While I believe in the soul and that every human (at least) has one, I don’t believe in a completely ensouled world. The idea of an ensouled world is an old one that many modern Pagans/polytheists hold true, and it is the reason why many Pagans/polytheists are better at taking care of the environment than those of us who don’t believe in a wholly ensouled creation. Think about it: if you believe that every tree, blade of grass, bit of soil, and drop of water has a soul, you’ll be more likely to take good care of those parts of creation. Those things aren’t just resources for you to use, they are living things with spirits that can feel pain or joy, and their worth is inherent — they are valuable in and of themselves, and because they were created by Deity. But if you believe that only humans (or humans and animals, at the most) have souls, you are more likely to see trees, soil, and water as resources to be used for our pleasure and gain, with no worth other than what we assign to them. Even if you believe that God created all, you might think that He created all for our pleasure, purpose, and gain.
And this is why so many Christians think that taking care of the earth and being a good environmental steward makes a person a Pagan. Because obviously, if you are taking care of the earth, you must believe that it’s because everything on earth has a soul and consciousness, which means that you don’t really believe in the Christian God, and therefor, you must be Pagan. And good Christians stay away from anything Pagan.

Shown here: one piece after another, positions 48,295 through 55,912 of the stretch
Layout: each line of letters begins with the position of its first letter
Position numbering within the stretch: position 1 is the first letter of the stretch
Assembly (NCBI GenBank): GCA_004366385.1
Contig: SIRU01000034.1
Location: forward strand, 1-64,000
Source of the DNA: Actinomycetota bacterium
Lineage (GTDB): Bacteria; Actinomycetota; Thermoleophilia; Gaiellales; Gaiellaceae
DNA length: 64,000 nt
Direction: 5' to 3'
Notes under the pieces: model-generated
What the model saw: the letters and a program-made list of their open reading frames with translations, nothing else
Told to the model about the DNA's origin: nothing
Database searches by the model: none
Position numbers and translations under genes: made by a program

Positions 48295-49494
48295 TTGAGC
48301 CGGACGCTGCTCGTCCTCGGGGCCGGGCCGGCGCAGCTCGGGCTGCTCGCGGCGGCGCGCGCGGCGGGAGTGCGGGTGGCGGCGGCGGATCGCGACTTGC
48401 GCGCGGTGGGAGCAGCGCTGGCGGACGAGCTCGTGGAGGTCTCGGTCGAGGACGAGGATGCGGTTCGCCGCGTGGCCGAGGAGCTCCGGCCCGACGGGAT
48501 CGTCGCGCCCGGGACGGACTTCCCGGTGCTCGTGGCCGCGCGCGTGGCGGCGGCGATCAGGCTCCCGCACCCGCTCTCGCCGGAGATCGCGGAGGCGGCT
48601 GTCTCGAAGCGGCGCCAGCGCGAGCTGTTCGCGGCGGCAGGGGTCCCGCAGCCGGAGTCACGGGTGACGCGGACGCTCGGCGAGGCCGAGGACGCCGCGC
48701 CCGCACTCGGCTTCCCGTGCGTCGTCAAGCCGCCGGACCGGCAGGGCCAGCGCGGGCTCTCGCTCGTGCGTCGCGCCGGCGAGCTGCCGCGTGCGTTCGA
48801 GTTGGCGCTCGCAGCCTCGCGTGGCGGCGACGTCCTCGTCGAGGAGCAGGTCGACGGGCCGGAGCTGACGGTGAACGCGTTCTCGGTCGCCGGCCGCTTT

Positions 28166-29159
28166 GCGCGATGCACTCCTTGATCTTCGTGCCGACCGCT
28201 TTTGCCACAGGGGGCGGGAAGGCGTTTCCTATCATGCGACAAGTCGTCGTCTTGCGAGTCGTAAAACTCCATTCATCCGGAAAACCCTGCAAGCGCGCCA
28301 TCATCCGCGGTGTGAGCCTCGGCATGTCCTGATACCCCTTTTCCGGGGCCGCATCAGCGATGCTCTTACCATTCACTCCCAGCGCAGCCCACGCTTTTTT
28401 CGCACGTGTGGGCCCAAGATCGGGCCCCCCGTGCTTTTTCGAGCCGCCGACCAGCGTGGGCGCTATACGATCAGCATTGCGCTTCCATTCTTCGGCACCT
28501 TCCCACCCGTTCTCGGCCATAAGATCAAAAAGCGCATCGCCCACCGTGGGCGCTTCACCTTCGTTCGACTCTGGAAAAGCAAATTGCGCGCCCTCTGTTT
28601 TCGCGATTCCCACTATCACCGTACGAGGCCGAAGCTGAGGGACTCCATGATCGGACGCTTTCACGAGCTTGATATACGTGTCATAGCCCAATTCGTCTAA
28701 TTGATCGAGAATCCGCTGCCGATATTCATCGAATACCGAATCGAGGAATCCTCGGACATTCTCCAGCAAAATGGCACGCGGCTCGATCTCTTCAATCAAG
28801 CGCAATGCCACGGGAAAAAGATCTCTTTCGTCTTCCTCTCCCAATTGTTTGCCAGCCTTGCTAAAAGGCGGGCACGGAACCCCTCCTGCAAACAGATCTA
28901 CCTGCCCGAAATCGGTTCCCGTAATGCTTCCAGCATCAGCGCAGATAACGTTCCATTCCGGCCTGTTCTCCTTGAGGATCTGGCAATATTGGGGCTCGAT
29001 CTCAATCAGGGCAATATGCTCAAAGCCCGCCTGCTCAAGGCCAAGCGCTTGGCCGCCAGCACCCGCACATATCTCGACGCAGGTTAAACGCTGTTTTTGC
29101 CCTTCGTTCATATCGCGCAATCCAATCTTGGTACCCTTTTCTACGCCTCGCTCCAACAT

Fortunately, the number of Christians who believe in taking care of creation is growing. You don’t have to be a Pagan or a polytheist or an atheist to be an environmentalist, and being an environmentalist does not make someone a Pagan, polytheist, or atheist. We believe in taking care of the earth because God created it. While we realize that everything on earth is a resource, we dislike the word “resource” because it makes everything it touches a tool for our use with no worth beyond what we give it. We recognize that we can’t live without the soil, air, water, and all the many things that are produced therein, but we also know that God created all things. And because God created those things, they all have worth beyond what we humans could ever assign to them. They are valuable because God created them, and they have value simply because they exist. So while we must use those things to grow food, make clothes and houses, and all the other things we need to live, we also understand that using those things God created makes us responsible for taking care of those things God created.
Unlike this commenter, I do not think that every single part of God’s creation has a soul; but like this commenter, I believe that environmental degradation is a desperate issue and that our life support systems are damaged and fragile. We go the way of the earth, and if we damage or kill it, we do the same to ourselves. In our desire to use and consume our “resources,” we are slowly killing life on earth — including ours.
If you believe that God created the earth, it is time (if you haven’t already) to start taking care of the earth. Do you believe this world is a gift? Put that into practice. Begin taking care of like it’s the best gift you’ve ever been given. Take better care of it than you would your grandmother’s bone china or your great Uncle’s hunting rifle: handle it with gentleness, keep it clean, treat it with respect. If you wouldn’t feed something to your child, don’t dump it in the soil, water, or air.
God created the earth, and he left it in our hands to be good stewards. If we believe that God loves us and created us, then it is time for us to be the environmental stewards He has told us to be.
Written by Stephanie Moulton and originally posted January 10, 2013 at Flood.